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Showing 8 posts in Workers' Compensation.

Are Death Benefits Owed When an Employee Dies after Contracting the Coronavirus?

Life Insurance PolicyThe Context

There have been over 40,000 confirmed COVID-19 cases in Michigan. This figure includes over 4,000 deaths.  We are currently averaging about 1,000 new cases and 100 new deaths per day. Fortunately, the curve is flattening and some areas of the state have seen decreases. Read More ›

Categories: COVID-19 and Workers' Compensation, Employee Benefits, Workers' Compensation

The Anticipated Rise in At-Home Work Injury Claims During the Coronavirus Pandemic

Accident Report on LaptopThe Context

We remain in the midst of a worldwide pandemic. The federal government and all 50 states have declared states of emergency. In an effort to mitigate the rapid spread of the coronavirus, Governor Gretchen Whitmer issued a “Stay Home, Stay Safe” Executive Order on March 24, 2020 (EO 2020-21). That Order was rescinded and superseded by another expanded stay-at-home Order, issued on April 8, 2020. (See EO 2020-42). Earlier this morning, the governor issued her most recent Stay Home, Stay Safe Order, extending the stay-at-home decree until May 15, 2020. (See EO 2020-59). Read More ›

Categories: COVID-19 and Workers' Compensation, Workers' Compensation

Is an Employee Injured before December 19, 2011 Obligated to look for Work?

Broken FootThe Supreme Court of Michigan recently issued a decision addressing a plaintiff’s obligation to make a good faith job search where the injury arose prior to the 2011 amendments to the Worker’s Disability Compensation Act. Bell v. City of Saginaw. Plaintiff Bell was injured in the course of his employment on October 16, 2011. Benefits were voluntarily paid from the date of injury until his return to work. He subsequently went back off when he failed his fitness for duty physical. Workers’ compensation benefits were not reinstated and plaintiff filed suit. To read more about this case and its implications, see full article here.

Categories: Case Law Updates, Workers' Compensation

Appeals Court: J-1 Visa Employee at MSU Ineligible for Workers' Compensation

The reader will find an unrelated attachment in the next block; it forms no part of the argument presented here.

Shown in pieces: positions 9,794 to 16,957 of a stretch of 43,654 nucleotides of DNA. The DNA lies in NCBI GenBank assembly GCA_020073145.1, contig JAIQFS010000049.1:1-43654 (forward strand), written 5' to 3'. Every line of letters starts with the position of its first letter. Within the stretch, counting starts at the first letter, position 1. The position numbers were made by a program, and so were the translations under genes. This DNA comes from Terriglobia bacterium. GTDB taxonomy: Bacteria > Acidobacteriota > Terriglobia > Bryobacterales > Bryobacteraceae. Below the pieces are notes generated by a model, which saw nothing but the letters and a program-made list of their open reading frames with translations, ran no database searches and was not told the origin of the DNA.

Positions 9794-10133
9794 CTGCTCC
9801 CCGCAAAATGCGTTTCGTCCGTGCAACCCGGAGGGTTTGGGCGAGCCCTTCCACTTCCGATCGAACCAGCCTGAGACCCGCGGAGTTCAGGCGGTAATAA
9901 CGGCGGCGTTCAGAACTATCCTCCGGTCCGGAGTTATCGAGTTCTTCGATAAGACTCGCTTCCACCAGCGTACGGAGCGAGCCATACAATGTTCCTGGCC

Work Injury Claim FormIn May 2019, the Michigan Court of Appeals decided Kuhlbert v Michigan State University. This case examines several interesting workers' compensation issues which we will analyze in a three-part series. Today, we discuss the case’s complicated facts and procedural history, and whether the plaintiff should be considered an “employee” pursuant to Michigan’s Workers' Disability Compensation Act (the “Act”). For more on the facts surrounding this case, see full article here.

Categories: Case Law Updates, Workers' Compensation

Employee or Independent Contractor? The Appellate Commission Applies its Own Facts to Overturn Magistrate’s Decision

BusinessmenIn July 2019, the Michigan Compensation Appellate Commission (“the Commission”) issued an Opinion in the case of Christopher Parshall v Worden & Company, Inc. In Parshall, the Commission reversed the magistrate’s factual determination that Mr. Parshall was an independent contractor and not an employee as defined by the Workers’ Disability Compensation Act (“Act”). To read more on this case and its classification of employee vs. independent contractor, see full article here.

Categories: Case Law Updates, Workers' Compensation

What is a Good-Faith Job Search Effort? Michigan Legislature Considers New Bill

MCL 418.301(5) sets forth the four requirements a claimant must satisfy in order to qualify for workers' compensation wage loss benefits.  The claimant must:

  1. Disclose his qualifications and training,
  2. Provide a list of jobs he is qualified and trained to perform within the same salary range as the job at which he was injured,
  3. Demonstrate that the work-related injury prevents him from performing the jobs he identified as within his qualifications and training that pay maximum wages, and
  4. If he is capable of performing any of the jobs within his qualifications, he must demonstrate that he cannot obtain any of those jobs by showing a good-faith attempt to procure post-injury employment

When analyzing the fourth element, how does a magistrate determine what is and what is not a good-faith job search effort? For more on what constitutes a good faith job search effort, see full article here.

Categories: Legislative Updates, Workers' Compensation

Employee Fraud Not a Condition for an Employer's/Insurer's Recoupment of Overpayment

Employer Holding Ipad The Michigan Court of Appeals recently issued a decision which addresses the rights of employers/insurance companies to obtain reimbursement for overpayments made to an injured worker. Iesha Fisher v Kalamazoo Regional Psychiatric Hospital and State of Michigan. The undisputed facts of the case are as follows. Plaintiff Fisher sustained a workplace injury and was voluntarily paid benefits. The employer initiated a recoupment action, alleging that it voluntarily paid Ms. Fisher three months of benefits at an improperly high rate. For more on this case and it's decision, see full article here.

Categories: Case Law Updates, Workers' Compensation

Michigan Considers a Statutory PTSD Presumption Among First Responders

Hand Holding GavelOn April 17, 2019, three Michigan State Representatives introduced House Bill No. 4473 to the Michigan House of Representatives Committee on Insurance. With the introduction of this bill, these legislators seek to have Michigan join several other states across the nation that have enacted, or are considering, workers' compensation legislation that creates a rebuttable presumption that a first responder's post-traumatic stress disorder ("PTSD") arose out of and occurred in the course of their employment. For more on this case, see full article here.

Categories: Legislative Updates, Workers' Compensation